> stabilized)
> - Replication, but this is exactly what we are discussing about
> and that's it.
>
> So far, there is nothing that prevent us to get rid of any parameter in all
> the interceptors...


This is good since it gives us the chance to do this right and not have to
clean anything up.


>
>  So I recommend the following:
>>
>>  (1) Implement a subsystem for replication with a top level facade bean
>> that can be configured via XBean.
>>
>>
> done
>
>>  (2) Setup a means to setup a set of replication agreements.  The same DSA
>> can be both a consumer and a supplier to many other DSAs.  So we'll have a
>> set of consumer agreements and a set of supplier agreements.
>>
>>
> +1
>
>>  (3) Build the interceptor out to be just a simple hook into other Classes
>> in the subsystem.  Make the subsystem return values for LDAP methods in
>> the
>> chain that require return values.
>>
>>
> okie
>
>>  (4) Don't wory about adding the replication intercetor to the chain via
>> XBean, just have the subsystem inject the intercetor programatically.  The
>> user does not need to know this interceptor even exists right?
>>
>>
> this can be discussed further, as this question is a bit too wide right
> now. Let's use the mechanism we have right now.


OK just as long as the interceptor does not have any configuration to it we
should be fine.


>
>
>> DirectoryService vs. LdapServer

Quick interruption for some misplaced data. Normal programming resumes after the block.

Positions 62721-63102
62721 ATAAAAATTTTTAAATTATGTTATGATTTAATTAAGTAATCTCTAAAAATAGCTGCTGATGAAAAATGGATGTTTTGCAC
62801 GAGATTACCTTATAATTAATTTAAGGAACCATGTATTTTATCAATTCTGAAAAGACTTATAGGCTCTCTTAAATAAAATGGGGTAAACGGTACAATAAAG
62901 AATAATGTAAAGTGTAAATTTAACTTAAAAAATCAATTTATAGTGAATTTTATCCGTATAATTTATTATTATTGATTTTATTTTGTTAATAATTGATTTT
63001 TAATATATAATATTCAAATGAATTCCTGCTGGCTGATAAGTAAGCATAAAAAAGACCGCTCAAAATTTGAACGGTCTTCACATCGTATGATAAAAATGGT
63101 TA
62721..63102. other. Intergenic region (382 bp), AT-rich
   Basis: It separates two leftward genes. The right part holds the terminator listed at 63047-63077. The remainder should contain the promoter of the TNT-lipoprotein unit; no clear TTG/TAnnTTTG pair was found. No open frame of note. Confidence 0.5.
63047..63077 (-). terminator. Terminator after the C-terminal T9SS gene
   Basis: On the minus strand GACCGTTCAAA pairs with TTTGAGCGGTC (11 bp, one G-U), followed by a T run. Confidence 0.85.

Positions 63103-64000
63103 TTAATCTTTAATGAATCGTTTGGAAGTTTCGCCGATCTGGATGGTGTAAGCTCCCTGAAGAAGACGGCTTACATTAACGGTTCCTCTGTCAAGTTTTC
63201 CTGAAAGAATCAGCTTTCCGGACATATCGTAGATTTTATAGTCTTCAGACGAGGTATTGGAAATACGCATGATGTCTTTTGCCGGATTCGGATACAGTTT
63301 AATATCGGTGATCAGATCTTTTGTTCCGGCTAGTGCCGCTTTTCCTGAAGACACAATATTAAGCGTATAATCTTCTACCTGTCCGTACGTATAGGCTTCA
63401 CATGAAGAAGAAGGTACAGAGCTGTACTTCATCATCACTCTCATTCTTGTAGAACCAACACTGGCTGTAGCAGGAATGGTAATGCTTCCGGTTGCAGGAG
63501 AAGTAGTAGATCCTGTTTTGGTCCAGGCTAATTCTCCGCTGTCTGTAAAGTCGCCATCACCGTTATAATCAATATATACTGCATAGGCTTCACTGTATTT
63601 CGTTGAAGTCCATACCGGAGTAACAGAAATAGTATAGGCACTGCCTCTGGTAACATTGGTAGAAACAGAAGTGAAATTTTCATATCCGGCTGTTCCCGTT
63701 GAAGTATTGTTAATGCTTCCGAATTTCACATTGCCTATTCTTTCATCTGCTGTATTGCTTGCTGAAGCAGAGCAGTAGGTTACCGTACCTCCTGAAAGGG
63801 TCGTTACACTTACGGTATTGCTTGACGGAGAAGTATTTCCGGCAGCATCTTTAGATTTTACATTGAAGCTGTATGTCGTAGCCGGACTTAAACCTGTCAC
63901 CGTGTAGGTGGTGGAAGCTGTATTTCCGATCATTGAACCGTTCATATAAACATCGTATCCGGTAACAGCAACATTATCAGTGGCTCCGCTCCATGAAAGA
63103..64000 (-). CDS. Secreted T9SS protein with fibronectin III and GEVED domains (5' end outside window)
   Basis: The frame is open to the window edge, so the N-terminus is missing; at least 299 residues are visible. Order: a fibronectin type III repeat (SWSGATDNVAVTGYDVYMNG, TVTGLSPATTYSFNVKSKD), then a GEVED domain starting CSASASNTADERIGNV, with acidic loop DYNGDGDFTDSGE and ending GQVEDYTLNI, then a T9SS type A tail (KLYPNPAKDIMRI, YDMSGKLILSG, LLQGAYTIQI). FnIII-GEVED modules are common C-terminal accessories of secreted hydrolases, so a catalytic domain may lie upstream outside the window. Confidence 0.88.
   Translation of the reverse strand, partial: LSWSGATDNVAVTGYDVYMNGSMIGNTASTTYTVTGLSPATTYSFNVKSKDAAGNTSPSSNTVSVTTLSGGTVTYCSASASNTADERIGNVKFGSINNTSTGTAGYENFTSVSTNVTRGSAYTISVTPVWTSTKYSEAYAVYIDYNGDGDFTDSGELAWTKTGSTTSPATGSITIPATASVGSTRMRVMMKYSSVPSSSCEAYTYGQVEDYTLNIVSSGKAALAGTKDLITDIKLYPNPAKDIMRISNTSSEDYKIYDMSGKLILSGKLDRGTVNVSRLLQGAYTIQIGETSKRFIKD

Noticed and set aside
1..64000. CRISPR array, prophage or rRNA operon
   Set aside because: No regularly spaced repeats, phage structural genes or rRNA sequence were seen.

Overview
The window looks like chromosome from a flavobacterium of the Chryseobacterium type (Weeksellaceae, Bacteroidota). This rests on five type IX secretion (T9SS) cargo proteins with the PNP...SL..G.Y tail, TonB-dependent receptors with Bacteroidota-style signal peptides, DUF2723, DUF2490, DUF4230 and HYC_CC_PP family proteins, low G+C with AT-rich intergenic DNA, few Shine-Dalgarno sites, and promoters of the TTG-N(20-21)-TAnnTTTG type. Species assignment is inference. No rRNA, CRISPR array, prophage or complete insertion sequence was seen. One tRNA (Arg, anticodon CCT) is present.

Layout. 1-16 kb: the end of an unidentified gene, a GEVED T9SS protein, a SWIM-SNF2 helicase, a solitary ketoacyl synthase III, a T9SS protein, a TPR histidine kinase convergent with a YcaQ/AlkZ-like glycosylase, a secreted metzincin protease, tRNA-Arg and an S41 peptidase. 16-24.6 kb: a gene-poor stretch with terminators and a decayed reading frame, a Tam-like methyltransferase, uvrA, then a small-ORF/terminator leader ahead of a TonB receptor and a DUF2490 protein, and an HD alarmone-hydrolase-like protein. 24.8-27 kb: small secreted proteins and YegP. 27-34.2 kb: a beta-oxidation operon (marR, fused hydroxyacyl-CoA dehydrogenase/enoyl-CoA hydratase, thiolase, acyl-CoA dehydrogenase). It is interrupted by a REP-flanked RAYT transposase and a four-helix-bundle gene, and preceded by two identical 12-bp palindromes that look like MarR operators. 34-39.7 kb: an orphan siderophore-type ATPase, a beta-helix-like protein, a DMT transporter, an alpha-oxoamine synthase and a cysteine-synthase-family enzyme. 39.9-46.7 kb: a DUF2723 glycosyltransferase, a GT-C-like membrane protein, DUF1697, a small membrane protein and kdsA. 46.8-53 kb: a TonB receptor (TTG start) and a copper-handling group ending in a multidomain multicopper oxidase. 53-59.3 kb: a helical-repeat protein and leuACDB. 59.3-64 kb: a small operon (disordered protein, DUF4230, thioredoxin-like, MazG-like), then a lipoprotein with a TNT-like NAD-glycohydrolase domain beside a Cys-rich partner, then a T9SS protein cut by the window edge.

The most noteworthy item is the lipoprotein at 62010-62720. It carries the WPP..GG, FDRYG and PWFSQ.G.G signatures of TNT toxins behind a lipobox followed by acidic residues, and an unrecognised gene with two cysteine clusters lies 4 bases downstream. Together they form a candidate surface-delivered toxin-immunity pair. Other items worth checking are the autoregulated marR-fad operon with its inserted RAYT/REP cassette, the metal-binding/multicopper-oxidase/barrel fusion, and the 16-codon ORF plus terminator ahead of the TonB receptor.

>> ----------------------------------------------
>>
>> Now I don't know the answer to this but something itches me about putting
>> the replication subsystem into the DirectoryService.  For some time now
>> the
>> DS corresponding to the top level facade representing what we always
>> refered
>> to as the core.  The core was never supposed to be networked because then
>> that would pull dependencies like MINA.  It was the frontend that had
>> network capability.  I know mitosis broke from this but seems the moron
>> who
>> wrote it broke all the rules.
>>
>>
> what about having an embedded server with replication capability ?


Embedded does not mean the protocol is not exposed.  You can embed with the
front end or without.  Without the frontend you will not get replication
either since our replication sits on top of the LDAP protocol now.  So it
makes more sense to do this in the frontend IMHO.


>
>  Question is do we want replication to be a high level system in the
>> frontend
>> since it leverages the protocol? Or do we want it in the DS which was
>> traditionally core services without networking?
>>
>>
> that's a good question... I would tend to think that injecting the
> replication subsystem into the core server is probably a better way, as it
> will be available not only to the standalone server, but also for an
> embedded server (all in all, the networked server just embedded the core...)
>
>
I would respectfully disagree here.  Those who just want to embed the core
without the LDAP protocol and socket servers do so because they do not want
to expose anything.  We would still have to expose a network protocol even
if not the entire LDAP protocol, to do replication.  It makes less sense to
me to put the network machinery into the core.

Alex